Kristen Smedley: It was actually his five-year-old daughter that was the pivotal moment of him handling his blindness. The story's hilarious of him... Let me just tell you, it involved driving a lawn tractor.

Simon Bonenfant: Wow.

Kristen Smedley: And his five-year-old putting her hands on her hips and telling him to get over himself and get on with his life. It's a hilarious story.

Kristen Smedley: But Lonnie, that was a really cool one for me.

Kristen Smedley: Chris Downey is another one that went blind as an adult. He was a very successful architect. Again, had a medical issue that there was something that saved his life, a surgery, caused his blindness, and when he woke up, totally blind. He said everybody came in and took his life away. Even his phone, because they said, "Your life is going to be different now. You're going on disability. You're not working anymore," and he said he had a 10-year-old son at home that he needed to set an example for. He got back to work as an architect within a month of that surgery, and he's more successful now than he was then.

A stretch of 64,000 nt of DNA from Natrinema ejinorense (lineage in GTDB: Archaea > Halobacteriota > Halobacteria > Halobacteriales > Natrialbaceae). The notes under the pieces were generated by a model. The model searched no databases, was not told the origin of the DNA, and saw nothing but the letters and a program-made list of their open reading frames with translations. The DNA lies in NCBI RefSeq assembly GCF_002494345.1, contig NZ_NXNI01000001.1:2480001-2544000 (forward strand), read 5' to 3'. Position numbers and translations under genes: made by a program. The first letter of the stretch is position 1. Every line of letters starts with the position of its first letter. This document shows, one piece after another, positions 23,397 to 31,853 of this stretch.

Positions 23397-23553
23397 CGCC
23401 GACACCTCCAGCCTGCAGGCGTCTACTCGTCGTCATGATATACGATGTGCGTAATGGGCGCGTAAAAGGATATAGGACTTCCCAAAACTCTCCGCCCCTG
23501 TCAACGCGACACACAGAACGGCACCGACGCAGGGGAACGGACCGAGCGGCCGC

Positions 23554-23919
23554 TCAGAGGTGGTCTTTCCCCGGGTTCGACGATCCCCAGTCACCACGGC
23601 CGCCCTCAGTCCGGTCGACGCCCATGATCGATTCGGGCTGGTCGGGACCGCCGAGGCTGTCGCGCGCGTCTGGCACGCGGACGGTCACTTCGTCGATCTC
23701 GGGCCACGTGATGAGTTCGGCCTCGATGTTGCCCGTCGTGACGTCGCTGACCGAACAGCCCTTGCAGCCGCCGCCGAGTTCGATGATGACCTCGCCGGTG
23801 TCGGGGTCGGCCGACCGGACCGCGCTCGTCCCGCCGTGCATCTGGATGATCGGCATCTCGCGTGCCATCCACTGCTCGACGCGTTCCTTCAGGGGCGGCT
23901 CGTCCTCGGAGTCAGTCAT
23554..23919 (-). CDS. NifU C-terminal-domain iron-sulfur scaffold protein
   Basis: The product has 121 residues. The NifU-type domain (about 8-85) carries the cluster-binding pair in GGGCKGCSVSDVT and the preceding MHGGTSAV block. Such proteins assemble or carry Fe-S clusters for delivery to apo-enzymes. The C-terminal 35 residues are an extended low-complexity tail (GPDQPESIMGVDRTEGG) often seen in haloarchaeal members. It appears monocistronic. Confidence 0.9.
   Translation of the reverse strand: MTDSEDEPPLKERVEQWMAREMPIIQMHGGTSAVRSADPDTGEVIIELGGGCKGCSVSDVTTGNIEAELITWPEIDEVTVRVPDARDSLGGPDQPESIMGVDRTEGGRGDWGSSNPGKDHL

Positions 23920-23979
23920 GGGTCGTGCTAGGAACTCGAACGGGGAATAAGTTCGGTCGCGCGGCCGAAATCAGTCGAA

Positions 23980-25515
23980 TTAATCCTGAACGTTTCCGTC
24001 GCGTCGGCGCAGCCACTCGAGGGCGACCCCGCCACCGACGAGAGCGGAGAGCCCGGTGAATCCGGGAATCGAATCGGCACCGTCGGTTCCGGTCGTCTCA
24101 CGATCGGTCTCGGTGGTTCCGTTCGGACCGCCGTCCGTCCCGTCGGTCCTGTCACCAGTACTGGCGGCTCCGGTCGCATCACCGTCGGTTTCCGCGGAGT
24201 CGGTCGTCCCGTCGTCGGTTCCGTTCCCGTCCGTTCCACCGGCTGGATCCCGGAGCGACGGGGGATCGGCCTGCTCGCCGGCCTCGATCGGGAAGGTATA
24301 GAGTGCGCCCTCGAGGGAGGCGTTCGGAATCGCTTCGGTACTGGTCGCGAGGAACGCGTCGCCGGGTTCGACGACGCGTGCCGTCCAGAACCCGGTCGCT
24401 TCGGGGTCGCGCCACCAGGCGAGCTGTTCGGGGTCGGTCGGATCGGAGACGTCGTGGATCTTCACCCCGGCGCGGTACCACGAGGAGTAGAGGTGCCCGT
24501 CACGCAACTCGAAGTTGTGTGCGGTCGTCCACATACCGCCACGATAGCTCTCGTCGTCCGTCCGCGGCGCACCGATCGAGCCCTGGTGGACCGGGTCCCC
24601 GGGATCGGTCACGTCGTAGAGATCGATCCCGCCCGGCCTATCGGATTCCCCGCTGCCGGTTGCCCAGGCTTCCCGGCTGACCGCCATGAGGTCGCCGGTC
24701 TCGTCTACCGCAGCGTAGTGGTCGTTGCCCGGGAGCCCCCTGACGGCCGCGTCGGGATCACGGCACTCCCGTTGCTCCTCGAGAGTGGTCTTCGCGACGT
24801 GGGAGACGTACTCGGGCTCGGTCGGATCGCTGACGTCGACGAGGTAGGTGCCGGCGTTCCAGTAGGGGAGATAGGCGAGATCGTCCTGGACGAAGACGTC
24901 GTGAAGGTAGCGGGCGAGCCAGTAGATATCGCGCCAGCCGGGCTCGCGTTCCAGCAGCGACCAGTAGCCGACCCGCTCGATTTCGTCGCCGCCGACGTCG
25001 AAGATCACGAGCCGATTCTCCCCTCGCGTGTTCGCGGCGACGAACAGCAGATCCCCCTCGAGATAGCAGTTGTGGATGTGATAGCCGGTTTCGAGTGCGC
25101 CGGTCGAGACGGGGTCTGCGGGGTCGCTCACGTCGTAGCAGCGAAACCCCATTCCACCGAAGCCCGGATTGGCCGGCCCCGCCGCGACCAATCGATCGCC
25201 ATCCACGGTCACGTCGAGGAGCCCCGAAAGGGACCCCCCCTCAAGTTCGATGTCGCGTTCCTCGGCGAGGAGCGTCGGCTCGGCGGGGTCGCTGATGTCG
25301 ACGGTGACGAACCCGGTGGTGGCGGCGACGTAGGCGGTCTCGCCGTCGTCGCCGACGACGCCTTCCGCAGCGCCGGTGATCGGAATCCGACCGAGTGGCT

Kristen Smedley: That is a TED Talk that you should watch. Chris Downey on if we would design communities with the blind in mind, how much better those towns would be.

Simon Bonenfant: Very good. Yeah, we could probably put that in the show notes.

Kristen Smedley: Oh, that would be great!

Simon Bonenfant: We have a show notes portion we put that.

Simon Bonenfant: Getting on to TED Talks, you actually did a TED Talk. That's a good segue, right? You did TED Talk?

Kristen Smedley: I did. I did. It was the hardest thing I ever did.

Simon Bonenfant: Wow. What was that about, the TED Talk?

Kristen Smedley: That was about how my perception of blindness changed, and it was from my two boys. Mainly Michael, because he was the first born.

Kristen Smedley: For a long time, I wasn't proud to mention how horrible I was in dealing with the blindness diagnosis. I mean, if you want to see an epic example of how not to handle a blindness diagnosis, that was me.

Kristen Smedley: But Michael changed my perception on that when he was three, and when I finally looked at the situation differently, that's when our journey just exploded into amazingness, and the talk is trying to teach the lesson that if you look at things differently, especially blindness, how much your life can open up.